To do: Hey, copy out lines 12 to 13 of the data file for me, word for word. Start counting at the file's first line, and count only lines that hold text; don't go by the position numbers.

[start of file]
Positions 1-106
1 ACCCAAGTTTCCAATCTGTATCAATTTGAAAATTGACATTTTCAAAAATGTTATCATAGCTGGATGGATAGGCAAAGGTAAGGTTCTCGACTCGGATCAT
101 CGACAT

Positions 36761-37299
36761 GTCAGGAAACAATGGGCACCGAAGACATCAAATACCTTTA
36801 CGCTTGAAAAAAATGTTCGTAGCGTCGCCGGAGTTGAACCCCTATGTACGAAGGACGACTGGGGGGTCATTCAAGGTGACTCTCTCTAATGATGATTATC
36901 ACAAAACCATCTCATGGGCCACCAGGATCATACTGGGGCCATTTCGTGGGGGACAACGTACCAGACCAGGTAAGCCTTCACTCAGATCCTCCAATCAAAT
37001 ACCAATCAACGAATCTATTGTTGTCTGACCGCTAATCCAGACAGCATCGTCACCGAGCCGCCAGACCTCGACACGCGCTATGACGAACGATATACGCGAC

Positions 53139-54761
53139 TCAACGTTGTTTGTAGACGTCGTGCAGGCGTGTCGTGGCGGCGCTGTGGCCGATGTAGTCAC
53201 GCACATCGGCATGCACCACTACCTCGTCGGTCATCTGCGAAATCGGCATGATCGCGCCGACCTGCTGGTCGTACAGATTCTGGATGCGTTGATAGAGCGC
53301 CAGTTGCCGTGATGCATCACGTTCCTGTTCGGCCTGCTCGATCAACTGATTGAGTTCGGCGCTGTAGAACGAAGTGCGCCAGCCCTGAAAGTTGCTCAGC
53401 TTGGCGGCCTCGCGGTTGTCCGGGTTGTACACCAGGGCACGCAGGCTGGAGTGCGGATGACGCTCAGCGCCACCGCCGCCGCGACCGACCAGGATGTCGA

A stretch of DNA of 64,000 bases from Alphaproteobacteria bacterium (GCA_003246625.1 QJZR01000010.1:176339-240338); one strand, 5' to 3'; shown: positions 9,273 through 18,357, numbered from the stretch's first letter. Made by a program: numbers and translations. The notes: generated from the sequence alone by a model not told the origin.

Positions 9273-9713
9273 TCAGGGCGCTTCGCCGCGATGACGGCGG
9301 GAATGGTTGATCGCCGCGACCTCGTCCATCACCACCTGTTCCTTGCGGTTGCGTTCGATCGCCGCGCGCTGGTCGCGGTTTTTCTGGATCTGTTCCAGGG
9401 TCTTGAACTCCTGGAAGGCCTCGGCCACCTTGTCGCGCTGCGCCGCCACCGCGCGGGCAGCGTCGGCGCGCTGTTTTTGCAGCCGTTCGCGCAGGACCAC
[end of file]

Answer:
53301 CAGTTGCCGTGATGCATCACGTTCCTGTTCGGCCTGCTCGATCAACTGATTGAGTTCGGCGCTGTAGAACGAAGTGCGCCAGCCCTGAAAGTTGCTCAGC
53401 TTGGCGGCCTCGCGGTTGTCCGGGTTGTACACCAGGGCACGCAGGCTGGAGTGCGGATGACGCTCAGCGCCACCGCCGCCGCGACCGACCAGGATGTCGA